Still, it's logical that Alan would fall hard for Jenny, who understands his ordeal in a way no one else does. Plus, Fontaine looks so beautiful that you believe a man would fall in love with her even when she's so sloshed she can barely raise her head off the pillow. Fontaine's part is harder than Milland's--her sobering up is abrupt, her psychology isn't explored as much and the script asks her to go from alcoholic defensiveness to gentle adoration without much of a way station in between. Her talent enables her to pull most of it off, however, and Fontaine's pained reactions at a chic party are especially wonderful.

Downsides include a certain predictably of plot and dialogue and a saccharine, repetitive score that irritated even the Siren, who usually thinks any decent screen kiss should include a full orchestra. The opening is marvelous, with some of the most interesting visuals--lots of "cage" shots through the paned windows and the grille of the elevator. And as the Siren's email pal pointed out, the movie is full of luxurious dissolves and many close-ups of Fontaine and Milland. There's a couple of beautiful process shots of the old Penn Station that will make New Yorkers weep.

AND, at the end, you get Joan Fontaine's bare midriff, with a jewel in her navel. If that doesn't make you click through, the Siren doesn't know what will.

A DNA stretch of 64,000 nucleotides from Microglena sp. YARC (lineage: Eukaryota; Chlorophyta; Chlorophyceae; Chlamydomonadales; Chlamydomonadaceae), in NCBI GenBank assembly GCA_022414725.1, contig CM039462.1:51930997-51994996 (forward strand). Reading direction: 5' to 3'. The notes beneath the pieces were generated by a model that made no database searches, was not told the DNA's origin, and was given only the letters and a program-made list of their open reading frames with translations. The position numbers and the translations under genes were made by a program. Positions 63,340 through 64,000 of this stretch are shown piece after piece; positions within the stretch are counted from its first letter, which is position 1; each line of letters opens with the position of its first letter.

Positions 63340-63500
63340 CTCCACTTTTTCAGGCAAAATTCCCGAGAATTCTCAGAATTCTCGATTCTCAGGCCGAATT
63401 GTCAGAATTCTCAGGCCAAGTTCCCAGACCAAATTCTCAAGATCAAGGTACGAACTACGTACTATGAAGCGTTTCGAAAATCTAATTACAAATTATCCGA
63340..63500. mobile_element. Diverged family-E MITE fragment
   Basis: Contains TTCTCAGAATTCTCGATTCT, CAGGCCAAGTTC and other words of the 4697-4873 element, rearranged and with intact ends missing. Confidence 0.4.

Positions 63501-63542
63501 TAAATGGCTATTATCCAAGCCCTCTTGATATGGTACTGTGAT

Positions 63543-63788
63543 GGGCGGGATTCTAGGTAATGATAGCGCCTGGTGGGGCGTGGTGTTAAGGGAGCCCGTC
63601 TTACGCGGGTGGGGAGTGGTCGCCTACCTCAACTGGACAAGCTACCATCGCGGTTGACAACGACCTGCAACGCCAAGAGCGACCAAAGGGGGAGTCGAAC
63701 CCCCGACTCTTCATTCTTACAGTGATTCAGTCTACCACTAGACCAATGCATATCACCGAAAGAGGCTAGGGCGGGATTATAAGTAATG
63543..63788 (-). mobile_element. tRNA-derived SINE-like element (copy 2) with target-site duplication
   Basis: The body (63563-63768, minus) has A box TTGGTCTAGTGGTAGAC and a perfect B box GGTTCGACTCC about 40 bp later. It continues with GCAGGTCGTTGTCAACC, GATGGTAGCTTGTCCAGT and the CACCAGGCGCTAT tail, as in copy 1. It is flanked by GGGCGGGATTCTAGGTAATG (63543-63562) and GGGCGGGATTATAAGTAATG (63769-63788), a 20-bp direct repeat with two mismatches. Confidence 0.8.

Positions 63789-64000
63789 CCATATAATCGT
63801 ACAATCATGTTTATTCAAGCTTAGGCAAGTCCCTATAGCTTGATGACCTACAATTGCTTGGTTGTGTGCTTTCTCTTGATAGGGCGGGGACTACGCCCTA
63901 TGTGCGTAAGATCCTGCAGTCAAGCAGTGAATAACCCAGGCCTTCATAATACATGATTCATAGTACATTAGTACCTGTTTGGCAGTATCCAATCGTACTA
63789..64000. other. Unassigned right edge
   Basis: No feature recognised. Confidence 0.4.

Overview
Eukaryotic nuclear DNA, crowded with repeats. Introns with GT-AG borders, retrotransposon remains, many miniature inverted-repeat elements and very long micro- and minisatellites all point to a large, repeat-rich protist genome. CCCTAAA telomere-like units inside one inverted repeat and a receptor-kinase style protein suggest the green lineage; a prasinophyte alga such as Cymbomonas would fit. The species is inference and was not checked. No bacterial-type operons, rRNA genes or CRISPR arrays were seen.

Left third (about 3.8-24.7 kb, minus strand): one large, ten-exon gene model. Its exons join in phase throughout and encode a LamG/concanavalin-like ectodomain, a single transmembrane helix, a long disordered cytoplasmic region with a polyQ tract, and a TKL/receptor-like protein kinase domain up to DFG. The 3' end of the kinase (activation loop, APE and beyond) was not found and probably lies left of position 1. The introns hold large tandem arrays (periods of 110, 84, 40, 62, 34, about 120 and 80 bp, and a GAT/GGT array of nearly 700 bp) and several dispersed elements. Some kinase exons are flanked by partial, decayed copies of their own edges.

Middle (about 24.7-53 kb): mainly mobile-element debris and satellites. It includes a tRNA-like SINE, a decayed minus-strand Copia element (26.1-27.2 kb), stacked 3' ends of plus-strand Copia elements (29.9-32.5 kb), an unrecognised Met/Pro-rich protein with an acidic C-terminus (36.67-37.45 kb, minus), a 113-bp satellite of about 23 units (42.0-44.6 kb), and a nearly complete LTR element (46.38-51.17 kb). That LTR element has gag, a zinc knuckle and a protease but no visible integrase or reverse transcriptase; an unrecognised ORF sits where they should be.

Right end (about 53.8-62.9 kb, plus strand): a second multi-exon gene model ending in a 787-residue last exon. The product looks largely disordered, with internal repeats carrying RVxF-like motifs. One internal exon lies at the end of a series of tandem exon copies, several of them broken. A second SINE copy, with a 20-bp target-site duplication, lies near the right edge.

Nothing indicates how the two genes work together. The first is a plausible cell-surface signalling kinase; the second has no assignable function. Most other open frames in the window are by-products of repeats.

73 comments:

Jacqueline T Lynch said...

"It helps that the wife is played by Teresa Wright, who could make simple feminine decency more interesting and moving than just about any other actress."

Bless you, my child.

I also loved the bit about a decent screen kiss being accompanied by a full orchestra.

Never saw this one. Got to now.

The Siren said...

It's true though, isn't it? Wright takes these thankless good-girl roles and makes them glow. Incredibly hard thing to do, and she accomplished it again and again.

DavidEhrenstein said...

Don't know this one at all. Thanks for the heads up.

My favorte movie about alcoholism is Chabrol's Betty in which a very soignee Stephane Audran checks herself inot a nice hotel and proceeds to quietly get sloshed. Alont in her room.

Place Vendome with Catherine Deneuve is also teriffic, especially for the scene where she wanders through a restaurant drinking the dregs of abandoned cocktails -- some of them with stubbed-out cigarettes in them.

The Siren said...

I so totally have to see that restaurant scene. Deneuve has such a cool, elegant reputation and yet she is always doing seriously messed-up stuff in her movies. Love her.

Peter Nellhaus said...

I first heard about Something to Live For from an acquaintance when I was a student volunteer at MoMA's film department, well over thirty years ago. This seems to be the George Stevens film that disappeared, sometimes not even getting listed in filmographies. This film isn't even mentioned in George Stevens, Jr.'s documentary on his father, although he charitably doesn't mention The Only Game in Town, either.

The Siren said...

Peter, it's no masterpiece, but it is absolutely nothing to be ashamed of, either. I would love to see a real version of it so I could get a better read on its looks. But even if you just watch Part 1 on Youtube I think you'll get an excellent view of its virtues and defects. The first few shots are odd indeed. I really wonder why this one has disappeared? It's Paramount, that's one explanation. But I'm hoping an all-knowing commenter will pop in with a lowdown.